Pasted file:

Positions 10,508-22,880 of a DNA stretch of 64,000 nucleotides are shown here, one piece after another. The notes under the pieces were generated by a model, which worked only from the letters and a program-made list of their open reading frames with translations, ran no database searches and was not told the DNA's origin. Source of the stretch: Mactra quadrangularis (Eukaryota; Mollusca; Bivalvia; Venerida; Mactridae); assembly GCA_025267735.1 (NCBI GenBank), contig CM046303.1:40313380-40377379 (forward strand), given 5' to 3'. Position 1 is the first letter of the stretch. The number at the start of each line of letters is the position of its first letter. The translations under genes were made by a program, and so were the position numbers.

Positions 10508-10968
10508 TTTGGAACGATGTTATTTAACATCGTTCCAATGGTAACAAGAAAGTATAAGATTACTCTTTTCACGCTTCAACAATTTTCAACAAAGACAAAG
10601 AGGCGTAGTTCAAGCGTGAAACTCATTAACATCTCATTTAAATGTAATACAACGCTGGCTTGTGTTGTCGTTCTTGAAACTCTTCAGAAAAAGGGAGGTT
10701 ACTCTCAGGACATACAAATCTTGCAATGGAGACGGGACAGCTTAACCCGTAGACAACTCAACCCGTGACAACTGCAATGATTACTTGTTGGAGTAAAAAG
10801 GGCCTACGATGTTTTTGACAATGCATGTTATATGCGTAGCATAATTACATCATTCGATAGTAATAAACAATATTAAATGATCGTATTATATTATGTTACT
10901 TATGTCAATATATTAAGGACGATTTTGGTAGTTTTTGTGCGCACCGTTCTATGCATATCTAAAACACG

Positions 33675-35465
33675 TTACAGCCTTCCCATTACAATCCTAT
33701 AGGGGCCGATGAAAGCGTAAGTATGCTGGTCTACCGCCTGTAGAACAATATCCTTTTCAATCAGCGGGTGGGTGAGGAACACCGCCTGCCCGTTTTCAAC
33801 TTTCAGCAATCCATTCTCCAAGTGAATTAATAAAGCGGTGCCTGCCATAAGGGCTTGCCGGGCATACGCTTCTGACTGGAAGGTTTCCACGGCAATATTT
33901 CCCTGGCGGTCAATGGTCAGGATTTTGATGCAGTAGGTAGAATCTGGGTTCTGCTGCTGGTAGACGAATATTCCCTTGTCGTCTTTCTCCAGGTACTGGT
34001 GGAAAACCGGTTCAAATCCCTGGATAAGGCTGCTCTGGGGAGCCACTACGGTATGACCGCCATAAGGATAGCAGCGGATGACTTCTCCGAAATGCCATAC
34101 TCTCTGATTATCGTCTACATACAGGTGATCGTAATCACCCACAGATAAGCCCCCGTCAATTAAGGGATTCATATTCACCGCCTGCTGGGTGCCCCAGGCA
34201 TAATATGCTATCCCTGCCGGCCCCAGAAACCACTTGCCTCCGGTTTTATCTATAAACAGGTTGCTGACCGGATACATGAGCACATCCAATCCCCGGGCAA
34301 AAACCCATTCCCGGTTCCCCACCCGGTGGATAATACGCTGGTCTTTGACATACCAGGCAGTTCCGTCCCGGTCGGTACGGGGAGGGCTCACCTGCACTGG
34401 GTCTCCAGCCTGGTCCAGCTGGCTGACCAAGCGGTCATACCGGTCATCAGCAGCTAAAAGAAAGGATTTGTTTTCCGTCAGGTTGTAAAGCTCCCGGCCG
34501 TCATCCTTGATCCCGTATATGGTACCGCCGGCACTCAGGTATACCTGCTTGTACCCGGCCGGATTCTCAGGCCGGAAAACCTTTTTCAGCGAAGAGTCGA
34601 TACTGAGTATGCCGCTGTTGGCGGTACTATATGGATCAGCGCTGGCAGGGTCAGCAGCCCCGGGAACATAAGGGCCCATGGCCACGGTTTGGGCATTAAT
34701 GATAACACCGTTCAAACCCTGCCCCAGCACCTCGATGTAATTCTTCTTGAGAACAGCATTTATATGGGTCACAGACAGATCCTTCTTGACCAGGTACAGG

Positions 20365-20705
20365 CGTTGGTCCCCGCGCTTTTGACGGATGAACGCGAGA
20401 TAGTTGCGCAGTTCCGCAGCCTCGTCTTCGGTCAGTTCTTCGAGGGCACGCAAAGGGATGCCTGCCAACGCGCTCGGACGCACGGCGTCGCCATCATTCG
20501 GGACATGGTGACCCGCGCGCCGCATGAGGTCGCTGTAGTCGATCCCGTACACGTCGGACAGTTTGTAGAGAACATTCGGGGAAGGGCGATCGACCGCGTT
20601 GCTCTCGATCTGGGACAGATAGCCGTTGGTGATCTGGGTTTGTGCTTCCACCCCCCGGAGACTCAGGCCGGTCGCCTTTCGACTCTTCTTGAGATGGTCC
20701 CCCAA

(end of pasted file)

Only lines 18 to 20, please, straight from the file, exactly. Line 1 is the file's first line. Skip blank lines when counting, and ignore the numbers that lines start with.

34501 TCATCCTTGATCCCGTATATGGTACCGCCGGCACTCAGGTATACCTGCTTGTACCCGGCCGGATTCTCAGGCCGGAAAACCTTTTTCAGCGAAGAGTCGA
34601 TACTGAGTATGCCGCTGTTGGCGGTACTATATGGATCAGCGCTGGCAGGGTCAGCAGCCCCGGGAACATAAGGGCCCATGGCCACGGTTTGGGCATTAAT
34701 GATAACACCGTTCAAACCCTGCCCCAGCACCTCGATGTAATTCTTCTTGAGAACAGCATTTATATGGGTCACAGACAGATCCTTCTTGACCAGGTACAGG